Networking

How Facebook wants to redefine urban wireless connectivity with Terragraph

At its F8 developer conference, Facebook explained how it would use its Terragraph wireless system and computer vision software to extend the capabilities of fiber in cities.

mapsfacebook.jpg

One of the maps created by Facebook's computer vision.

Image: Facebook

On Wednesday, at its annual F8 developer conference in San Jose, CA, Facebook unveiled its plan to make it easier and faster to build wireless networks in cities using its Terragraph wireless connectivity system. If successful, it could lead to fewer dead zones and more capacity, the company announced in a post.

Terragraph is one of two new terrestrial connectivity systems that Facebook introduced on April 13, 2016, alongside Project ARIES. Terragraph is a 60 GHz, multi-node system, which uses phase array antennae to be "able to route and steer around interference typically found in dense urban environments, such as tall buildings or internet congestion due to high user traffic," the post announcing the project said.

Using Terragraph, Facebook hopes to extend the capabilities of existing fiber networks wirelessly. By doing so, they hope to be able to build faster networks at a lower cost, the post said.

SEE: Job description: Wireless network engineer (Tech Pro Research)

Facebook also announced that it has officially partnered with the city of San Jose to begin rolling out its new deployment of Terragraph in the downtown area of the city. Using computer vision technology, the company was able to map out where the best possible locations for millimeter-wave radios would be, and how clear the line of sight was, the post said.

The issue of building a network like this in an urban area is that cities are, by nature, dynamic. Construction brings cranes and other obstructions, while new buildings and billboards go up all the time. Using Terragraph's ability to steer the signal, the post said, Facebook can re-route networks around the obstruction.

Specifically, Facebook relies on its Open/R modular routing platform to move the signal. And the failover rate is so small that it is almost undetectable by human users, the post said.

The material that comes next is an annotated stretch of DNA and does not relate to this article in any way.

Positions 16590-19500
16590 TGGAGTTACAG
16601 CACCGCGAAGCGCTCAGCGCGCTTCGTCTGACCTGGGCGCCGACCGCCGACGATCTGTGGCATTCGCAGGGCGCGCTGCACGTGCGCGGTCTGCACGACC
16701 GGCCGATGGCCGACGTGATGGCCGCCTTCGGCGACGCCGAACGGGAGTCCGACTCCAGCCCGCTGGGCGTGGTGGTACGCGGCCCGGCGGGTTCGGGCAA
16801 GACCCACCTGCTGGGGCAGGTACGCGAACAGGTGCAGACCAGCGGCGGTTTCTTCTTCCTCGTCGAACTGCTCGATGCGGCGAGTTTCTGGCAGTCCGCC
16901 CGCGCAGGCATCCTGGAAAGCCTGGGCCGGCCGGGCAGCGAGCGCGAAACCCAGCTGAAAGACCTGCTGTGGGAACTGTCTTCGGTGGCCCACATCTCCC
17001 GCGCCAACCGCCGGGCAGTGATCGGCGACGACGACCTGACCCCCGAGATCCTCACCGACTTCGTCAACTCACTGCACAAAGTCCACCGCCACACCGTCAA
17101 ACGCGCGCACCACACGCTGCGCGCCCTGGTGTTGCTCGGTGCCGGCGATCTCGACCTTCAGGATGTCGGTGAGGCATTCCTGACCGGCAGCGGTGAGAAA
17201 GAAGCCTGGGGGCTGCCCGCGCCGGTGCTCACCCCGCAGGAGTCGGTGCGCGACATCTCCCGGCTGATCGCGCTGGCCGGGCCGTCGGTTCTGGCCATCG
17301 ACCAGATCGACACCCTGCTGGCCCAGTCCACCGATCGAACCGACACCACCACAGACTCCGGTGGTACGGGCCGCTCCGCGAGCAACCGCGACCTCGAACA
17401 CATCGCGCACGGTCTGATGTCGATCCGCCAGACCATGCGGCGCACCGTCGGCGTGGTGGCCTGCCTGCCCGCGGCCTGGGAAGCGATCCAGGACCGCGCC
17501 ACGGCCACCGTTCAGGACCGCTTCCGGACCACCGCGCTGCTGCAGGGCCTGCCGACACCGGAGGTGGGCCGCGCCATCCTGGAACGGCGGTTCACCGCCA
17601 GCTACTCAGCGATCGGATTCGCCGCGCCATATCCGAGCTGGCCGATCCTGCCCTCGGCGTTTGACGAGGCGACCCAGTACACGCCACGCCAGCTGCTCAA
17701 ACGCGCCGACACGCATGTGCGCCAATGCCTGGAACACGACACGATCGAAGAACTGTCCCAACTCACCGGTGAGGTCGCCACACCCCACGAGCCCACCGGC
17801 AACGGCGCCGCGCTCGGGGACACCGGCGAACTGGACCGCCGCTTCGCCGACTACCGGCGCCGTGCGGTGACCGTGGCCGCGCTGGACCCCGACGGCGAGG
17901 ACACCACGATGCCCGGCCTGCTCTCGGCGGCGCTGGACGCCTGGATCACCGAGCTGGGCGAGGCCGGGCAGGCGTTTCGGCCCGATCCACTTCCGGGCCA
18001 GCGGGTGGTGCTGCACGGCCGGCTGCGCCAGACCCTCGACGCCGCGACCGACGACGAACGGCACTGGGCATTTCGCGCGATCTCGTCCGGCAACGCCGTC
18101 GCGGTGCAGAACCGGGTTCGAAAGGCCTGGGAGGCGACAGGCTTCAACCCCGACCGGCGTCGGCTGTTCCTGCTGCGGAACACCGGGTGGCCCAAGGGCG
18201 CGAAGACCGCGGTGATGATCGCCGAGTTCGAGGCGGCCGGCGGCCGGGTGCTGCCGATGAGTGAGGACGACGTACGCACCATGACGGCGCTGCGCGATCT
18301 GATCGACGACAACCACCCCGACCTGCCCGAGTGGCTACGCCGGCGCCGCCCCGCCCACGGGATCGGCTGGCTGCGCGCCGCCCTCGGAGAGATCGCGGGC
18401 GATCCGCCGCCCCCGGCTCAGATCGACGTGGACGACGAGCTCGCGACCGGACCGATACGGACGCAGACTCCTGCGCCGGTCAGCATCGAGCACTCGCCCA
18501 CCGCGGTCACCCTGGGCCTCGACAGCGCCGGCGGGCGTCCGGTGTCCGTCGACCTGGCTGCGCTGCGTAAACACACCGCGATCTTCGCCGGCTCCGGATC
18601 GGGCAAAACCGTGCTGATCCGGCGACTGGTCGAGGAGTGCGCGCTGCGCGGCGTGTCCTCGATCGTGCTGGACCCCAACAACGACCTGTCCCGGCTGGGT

At F8, Facebook also detailed some updates to its solar powered unmanned aerial vehicle (UAV) Aquila. The drone had its first test flight last year where it achieved a data rate of nearly 20 Gbps over 13 km. In early April, the team was able to hit a data rate of 36 Gbps over 13 km.

The Aquila project is one of many similar projects from tech giants hoping to improve connectivity in rural areas. Tesla, for example, is planning to launch some 4,425 satellites into space to provide internet around the world.

The 3 big takeaways for TechRepublic readers

  1. Facebook is using its Terragraph wireless system and computer vision software to build out steerable wireless systems in urban areas.
  2. If successful, the technology could make it easier and faster to build out high-speed networks.
  3. Facebook also detailed new benchmarks for its Wi-Fi providing Aquila drone, which was able to achieve a data rate of 36 Gbps over 13 km.

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About Conner Forrest

Conner Forrest is a Senior Editor for TechRepublic. He covers enterprise technology and is interested in the convergence of tech and culture.

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